let me say a few words about the "Cambridge University Effect" which
has been flying around the internet for the past few years. It is
really disappointing how popular this silly parlor trick is.
start with, there has never been any published research conducted at
Cambridge or any other university that shows that the order of letters
in a word is not important. And there is reputable research that
shows that MOST OF THE TIME, the serial position in letters within
words is very important.
Click here for more information.
The Top 10 Myths of Reading Instruction
Michael Pressley, in his excellent
Instruction that Works," concluded with a discussion of what he considered
to be "Ten Dumb and Dangerous Claims about Reading Instruction."
All of his points were excellent, but I wondered if he would say this was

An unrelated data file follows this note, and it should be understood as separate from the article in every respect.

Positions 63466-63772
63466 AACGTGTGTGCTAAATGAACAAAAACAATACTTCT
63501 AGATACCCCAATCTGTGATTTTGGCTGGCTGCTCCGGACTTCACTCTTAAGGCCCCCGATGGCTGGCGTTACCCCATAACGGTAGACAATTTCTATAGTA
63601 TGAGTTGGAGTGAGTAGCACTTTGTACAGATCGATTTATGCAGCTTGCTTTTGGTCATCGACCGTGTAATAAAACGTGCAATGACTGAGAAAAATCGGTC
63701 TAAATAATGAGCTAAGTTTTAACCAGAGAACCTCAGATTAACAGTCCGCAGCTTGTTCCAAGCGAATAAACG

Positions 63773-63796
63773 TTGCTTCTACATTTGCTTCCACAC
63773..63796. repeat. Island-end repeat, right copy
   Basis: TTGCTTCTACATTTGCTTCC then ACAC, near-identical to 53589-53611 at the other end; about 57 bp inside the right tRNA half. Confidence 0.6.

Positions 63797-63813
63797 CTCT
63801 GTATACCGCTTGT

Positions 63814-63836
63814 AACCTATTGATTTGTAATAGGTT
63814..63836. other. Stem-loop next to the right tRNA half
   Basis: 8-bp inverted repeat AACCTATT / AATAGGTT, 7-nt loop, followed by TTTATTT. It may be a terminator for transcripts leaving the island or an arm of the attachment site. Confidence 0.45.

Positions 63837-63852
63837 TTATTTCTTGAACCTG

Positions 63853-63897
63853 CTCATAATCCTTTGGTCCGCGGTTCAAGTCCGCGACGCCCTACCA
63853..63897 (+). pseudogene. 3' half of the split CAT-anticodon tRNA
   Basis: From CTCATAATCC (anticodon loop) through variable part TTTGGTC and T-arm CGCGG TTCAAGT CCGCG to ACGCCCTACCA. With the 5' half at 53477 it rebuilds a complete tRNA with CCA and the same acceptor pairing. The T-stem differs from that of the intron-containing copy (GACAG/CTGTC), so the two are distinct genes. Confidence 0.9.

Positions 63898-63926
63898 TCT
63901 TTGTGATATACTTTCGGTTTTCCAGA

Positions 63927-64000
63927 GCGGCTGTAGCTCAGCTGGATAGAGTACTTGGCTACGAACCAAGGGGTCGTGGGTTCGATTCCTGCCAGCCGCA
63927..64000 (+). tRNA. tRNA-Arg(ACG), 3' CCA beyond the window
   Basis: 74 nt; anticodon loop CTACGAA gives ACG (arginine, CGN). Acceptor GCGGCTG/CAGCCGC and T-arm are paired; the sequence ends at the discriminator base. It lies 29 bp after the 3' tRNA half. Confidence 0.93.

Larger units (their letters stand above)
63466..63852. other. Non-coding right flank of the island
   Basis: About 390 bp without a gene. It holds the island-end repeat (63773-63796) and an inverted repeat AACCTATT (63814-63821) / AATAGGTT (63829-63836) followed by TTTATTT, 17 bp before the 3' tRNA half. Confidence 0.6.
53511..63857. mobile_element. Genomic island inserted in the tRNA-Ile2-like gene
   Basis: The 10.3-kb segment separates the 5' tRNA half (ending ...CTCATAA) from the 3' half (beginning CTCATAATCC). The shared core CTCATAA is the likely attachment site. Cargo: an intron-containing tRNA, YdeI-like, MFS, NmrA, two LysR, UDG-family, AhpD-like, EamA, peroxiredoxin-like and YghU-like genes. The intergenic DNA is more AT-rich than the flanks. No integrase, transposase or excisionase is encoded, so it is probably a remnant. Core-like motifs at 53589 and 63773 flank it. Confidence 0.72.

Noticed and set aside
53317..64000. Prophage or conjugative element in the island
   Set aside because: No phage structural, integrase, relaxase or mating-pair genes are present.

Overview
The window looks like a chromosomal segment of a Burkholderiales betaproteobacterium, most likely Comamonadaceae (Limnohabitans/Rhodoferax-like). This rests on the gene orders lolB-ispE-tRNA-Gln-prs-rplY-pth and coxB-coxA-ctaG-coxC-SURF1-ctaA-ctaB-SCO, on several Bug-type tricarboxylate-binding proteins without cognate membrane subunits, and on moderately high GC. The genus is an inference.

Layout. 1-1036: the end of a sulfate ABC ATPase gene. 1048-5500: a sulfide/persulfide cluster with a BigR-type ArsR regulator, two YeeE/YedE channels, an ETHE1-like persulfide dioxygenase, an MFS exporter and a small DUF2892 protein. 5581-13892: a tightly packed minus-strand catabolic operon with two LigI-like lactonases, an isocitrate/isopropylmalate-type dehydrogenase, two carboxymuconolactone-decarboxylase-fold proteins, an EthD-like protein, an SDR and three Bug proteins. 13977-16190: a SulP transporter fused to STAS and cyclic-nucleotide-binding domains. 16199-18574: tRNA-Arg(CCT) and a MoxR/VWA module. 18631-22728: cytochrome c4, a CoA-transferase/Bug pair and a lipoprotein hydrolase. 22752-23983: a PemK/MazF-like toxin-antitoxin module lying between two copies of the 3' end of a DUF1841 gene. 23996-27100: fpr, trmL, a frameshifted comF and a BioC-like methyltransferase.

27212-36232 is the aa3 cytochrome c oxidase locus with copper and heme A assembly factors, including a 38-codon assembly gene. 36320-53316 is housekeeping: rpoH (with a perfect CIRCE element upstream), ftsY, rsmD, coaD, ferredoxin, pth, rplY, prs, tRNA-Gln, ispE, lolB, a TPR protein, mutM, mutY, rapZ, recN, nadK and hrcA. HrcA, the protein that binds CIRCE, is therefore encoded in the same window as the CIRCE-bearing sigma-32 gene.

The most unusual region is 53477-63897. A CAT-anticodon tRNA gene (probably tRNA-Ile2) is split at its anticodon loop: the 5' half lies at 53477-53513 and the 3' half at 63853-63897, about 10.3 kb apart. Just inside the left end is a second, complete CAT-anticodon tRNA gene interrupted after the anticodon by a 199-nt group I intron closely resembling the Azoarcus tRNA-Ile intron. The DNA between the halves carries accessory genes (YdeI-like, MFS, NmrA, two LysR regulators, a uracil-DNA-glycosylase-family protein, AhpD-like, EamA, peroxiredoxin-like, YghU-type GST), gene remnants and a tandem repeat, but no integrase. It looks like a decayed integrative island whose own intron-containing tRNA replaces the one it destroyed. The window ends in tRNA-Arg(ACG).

his "top ten" list of dangerous myths about reading instruction.
I agree with all of his points, but there were some myths that did not
make his list that I think are also dangerous. I strongly recommend
picking up a copy of Pressley's book to review his "top ten" list (the
book is well written and highly informative), but here I want to go through
what I think are the most damaging myths and misconceptions about reading
instruction. I'll begin with a myth that did not make Pressley's
"top ten" list, but which I consider to be the most pernicious myth of
all, and I'll count down from there. (You can download a PDF
version of this article if you would rather not read it on-line).
#1 -- Learning to read is a natural process
#2 -- Children will eventually learn to read if given enough time
#3 -- Reading programs are "successful"
#4 -- We used to do a better job of teaching children to read
#5 -- Reading involves using syntax and semantics cues to "guess" words,
and good readers make many "mistakes" as they read authentic text
#6 -- Research can be used to support whatever your beliefs are -- lots
of programs are "research based"
#7 -- Phoneme awareness is a consequence (not a cause) of reading acquisition
#8 -- Some people are just genetically "dyslexic"
#9 -- Short-term tutoring for struggling readers can get them caught up
with their peers, and the gains will be sustained
#10 -- If it is in the curriculum, then the children will learn it, and
a balanced reading curriculum is ideal